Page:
Dialogue requires, in the words of Rabbi Abraham Joshua Heschel, high moral grandeur and spiritual audacity. The purpose of interreligious dialogue is not merely to meet and talk sympathetically about the possibility of change. No, we must begin to generate actual changes in the real lives of people by together taking responsibility for significant commitments. The overarching goal of dialogue is to transform enemies into friends, pervasive iniquity into social justice, blind egoism into humility, and conflict into peace.

The dialogue must lead to the building of a new grammar of human interaction in which hatred, arrogance, contempt and evil have no more place, the clear language that the prophet Zephaniah envisioned with which the Creator will bless his creatures: “For then I will give to the peoples purified speech, That all of them may call on the name of the LORD, To serve God shoulder to shoulder” (Zeph. 3:9).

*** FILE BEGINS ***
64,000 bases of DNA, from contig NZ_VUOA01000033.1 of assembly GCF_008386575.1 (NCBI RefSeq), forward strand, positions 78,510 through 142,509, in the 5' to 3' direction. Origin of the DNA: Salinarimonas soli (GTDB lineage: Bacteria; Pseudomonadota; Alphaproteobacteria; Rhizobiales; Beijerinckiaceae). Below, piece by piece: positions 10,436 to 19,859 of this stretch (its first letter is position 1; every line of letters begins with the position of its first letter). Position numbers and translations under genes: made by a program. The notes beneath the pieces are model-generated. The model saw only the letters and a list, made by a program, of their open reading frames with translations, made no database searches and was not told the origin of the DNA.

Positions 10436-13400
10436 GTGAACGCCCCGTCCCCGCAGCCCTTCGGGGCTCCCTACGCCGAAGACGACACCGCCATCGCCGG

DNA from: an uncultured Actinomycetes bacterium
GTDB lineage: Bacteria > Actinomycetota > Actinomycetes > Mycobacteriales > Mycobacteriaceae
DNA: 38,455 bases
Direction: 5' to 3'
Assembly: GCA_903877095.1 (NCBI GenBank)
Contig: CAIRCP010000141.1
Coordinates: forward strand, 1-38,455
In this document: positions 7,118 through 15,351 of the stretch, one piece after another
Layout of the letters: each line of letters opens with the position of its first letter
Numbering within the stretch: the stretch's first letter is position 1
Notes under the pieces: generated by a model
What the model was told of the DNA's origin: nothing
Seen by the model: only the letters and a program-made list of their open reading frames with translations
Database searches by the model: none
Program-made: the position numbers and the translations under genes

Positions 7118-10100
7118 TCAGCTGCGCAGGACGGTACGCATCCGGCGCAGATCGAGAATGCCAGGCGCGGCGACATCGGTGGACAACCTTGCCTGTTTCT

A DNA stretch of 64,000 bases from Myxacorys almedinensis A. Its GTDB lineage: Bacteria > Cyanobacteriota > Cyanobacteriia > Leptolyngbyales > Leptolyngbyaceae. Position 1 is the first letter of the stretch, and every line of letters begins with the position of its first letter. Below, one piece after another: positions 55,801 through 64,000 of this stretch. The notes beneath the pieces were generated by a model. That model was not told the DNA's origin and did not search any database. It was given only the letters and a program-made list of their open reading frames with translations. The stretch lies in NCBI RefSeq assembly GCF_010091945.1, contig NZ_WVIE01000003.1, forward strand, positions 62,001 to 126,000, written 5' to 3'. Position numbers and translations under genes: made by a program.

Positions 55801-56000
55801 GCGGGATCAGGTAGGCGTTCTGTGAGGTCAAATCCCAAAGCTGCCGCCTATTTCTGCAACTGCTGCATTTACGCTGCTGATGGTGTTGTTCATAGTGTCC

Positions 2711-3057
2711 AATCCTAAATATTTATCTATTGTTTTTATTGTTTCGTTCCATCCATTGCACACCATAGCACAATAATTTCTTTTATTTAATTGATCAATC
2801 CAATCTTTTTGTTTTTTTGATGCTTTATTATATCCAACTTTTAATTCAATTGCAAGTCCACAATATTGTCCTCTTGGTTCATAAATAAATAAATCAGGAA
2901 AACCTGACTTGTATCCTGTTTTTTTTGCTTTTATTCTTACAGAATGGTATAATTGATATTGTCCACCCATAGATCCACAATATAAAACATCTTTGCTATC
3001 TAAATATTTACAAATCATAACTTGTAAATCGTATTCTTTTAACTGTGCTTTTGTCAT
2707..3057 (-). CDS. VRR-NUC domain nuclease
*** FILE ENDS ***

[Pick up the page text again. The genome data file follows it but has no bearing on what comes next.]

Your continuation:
[1] Exodus 20:11; Deuteronomy 5:15

[2] Leviticus 19:3

[3] Leviticus 19:18

[4] Leviticus 19:34

[5] Isaiah 2:1-5

[6] Micah 4:1-5

[7]William Gesenius, A Hebrew and English Lexicon of the Old Testament, Oxford at the Clarendon Press, Oxford University Press, 1939. Fleming, Daniel E. “The Etymological Origins of the Hebrew nābî’: One Who Invokes God,” Catholic Biblical Quarterly (CBQ) 55 (1993): 217–24.

[8]Rashbam in Genesis 20: 7; Rashi in Exodus 7: 1; Nehemiah 6: 7; Eliahu Mizrahi to Exodus 7: 1. For modern research see: Fleming, Daniel E. “The Etymological Origins of the Hebrew nābî’: One Who Invokes God,” Catholic Biblical Quarterly (CBQ) 55 (1993): 217–24.

[9] Deuteronomy 30:19

[10] Mishneh Torah, Hilkhot Melakhim 11:4

[11] Das Unbehagen in der Kultur, Sigmund Freud: Gesammelte Werke, chronologisch geordnet. Bd. 14. Hrsg. v. Anna Freud unter Mitarbeit von Marie Bonaparte. Imago, London 1948, S. 421–516.

[12] La heterofobia como enfermedad moral de Fernando Savater, Vuelta, Nr. 205, December 1993, pgs. 23-27. Paragraph translated by AS.

[13] Mishnah Sanhedrin 4:5